Apple's Photos app in iOS 15 will allow you to copy text straight from an image
'Live Text' allows you copy text from virtually any source with your camera and paste it into any documentBy Cal Jeffrey 8 comments
What just happened? Apple's Worldwide Developers Conference (WWDC) kicked off on Monday, starting with a preview of what's coming to iOS 15. The latest version of the iPhone operating system features revamped notifications, improvements to Messages, support for keys and corporate badges in Wallet, and more.
One of the more remarkable new features coming to the iPhone's native Photos app is called "Live Text." Using the iPhone's onboard AI processor, Live Text can recognize writing that appears in photos or screenshots you take. It can visually pinpoint words and phrases in various styles, including script. It also understands several languages. But Live Text doesn't just recognize text. It makes writing in photos useful by allowing you to highlight and copy any of the words right within the image.
For example, say your teacher or boss has written notes or meeting highlights on the whiteboard (demo below). Instead of manually writing them down, take a picture or point your iPhone's camera at the text and hit the Live Text button. Select the text by tap-dragging with your finger. Once highlighted hit copy, and then you have a couple of options.
If you have your MacBook handy, Apple's Handoff feature allows you to paste (command+V) whatever is on your iOS clipboard right into whatever document you are using in macOS. If you don't have your MacBook, simply paste the text into Notes or the iOS version of Pages. Later, you can open Notes or Pages on your Mac, and the copied text will be right there, thanks to iCloud.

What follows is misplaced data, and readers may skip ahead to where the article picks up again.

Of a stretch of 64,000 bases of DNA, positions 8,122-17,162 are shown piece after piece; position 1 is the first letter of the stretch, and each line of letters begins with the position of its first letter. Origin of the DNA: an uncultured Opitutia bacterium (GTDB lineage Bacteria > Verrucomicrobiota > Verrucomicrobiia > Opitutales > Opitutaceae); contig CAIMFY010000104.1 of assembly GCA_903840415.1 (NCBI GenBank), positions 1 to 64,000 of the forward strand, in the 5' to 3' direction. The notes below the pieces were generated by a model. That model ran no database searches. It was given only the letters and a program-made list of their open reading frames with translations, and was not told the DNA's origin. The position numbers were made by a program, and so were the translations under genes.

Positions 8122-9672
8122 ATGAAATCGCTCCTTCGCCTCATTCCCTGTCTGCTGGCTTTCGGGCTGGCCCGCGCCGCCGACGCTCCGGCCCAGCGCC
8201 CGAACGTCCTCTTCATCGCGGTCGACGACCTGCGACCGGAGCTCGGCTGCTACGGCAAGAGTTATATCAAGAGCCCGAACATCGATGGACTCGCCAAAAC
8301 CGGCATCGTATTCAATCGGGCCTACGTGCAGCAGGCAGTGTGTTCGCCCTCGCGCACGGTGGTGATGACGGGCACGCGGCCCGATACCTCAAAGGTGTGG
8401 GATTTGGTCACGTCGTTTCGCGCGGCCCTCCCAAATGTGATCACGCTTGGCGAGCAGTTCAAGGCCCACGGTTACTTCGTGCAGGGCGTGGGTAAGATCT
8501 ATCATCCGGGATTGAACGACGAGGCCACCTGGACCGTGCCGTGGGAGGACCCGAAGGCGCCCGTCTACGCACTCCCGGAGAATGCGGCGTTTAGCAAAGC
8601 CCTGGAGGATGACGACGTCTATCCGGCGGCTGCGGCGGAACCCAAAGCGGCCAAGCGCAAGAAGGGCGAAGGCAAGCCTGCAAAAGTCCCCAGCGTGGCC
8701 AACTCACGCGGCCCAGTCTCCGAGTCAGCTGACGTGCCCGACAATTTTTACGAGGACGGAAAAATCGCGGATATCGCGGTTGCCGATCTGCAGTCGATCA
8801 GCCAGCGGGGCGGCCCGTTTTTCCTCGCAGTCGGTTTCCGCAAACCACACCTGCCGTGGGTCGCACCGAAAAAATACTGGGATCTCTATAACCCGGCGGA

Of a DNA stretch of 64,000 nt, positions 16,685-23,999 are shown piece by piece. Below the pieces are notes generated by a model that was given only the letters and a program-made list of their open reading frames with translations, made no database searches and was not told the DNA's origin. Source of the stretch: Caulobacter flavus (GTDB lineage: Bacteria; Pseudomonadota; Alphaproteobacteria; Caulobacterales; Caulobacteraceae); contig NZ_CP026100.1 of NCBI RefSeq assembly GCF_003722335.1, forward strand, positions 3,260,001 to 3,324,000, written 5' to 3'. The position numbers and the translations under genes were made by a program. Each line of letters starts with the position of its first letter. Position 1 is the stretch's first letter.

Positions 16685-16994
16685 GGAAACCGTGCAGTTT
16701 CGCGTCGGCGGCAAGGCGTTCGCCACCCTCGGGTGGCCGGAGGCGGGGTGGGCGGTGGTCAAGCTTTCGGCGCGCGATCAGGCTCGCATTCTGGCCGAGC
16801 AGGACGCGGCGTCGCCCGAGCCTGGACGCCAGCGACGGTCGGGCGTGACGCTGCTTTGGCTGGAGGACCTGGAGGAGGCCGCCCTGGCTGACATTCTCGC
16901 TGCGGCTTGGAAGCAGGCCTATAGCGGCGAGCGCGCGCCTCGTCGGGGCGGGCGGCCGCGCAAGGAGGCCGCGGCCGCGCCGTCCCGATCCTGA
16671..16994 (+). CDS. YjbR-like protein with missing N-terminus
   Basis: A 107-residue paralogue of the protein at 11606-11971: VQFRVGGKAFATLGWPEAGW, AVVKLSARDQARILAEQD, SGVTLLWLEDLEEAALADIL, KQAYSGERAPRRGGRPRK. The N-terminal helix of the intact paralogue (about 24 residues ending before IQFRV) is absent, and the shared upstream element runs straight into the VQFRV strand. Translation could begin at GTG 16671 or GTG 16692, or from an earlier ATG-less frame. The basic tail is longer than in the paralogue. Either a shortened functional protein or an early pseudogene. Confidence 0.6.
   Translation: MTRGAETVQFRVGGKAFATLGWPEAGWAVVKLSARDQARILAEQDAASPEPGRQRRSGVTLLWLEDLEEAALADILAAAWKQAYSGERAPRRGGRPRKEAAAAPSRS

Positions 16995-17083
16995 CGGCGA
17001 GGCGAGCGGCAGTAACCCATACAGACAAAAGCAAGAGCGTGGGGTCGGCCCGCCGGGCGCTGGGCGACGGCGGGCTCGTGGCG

Another nifty feature of Live Text, is that it can recognize phone numbers. Say you have a picture of a business that listed its phone number on its facade. Live Text will identify this as a phone number and create a link for it. When you tap the number in the photo, it will automatically pull up the phone app and dial the number.
I can think of any number of other scenarios where Live Text would come in handy; copying a physical document into a word processor for editing, photographing a sign or menu written in another language, and translating it. The possibilities are left only to the imagination.
Apple did not mention a release date for iOS 15, but it typically launches major iterations in September, right before or alongside the newest iPhone.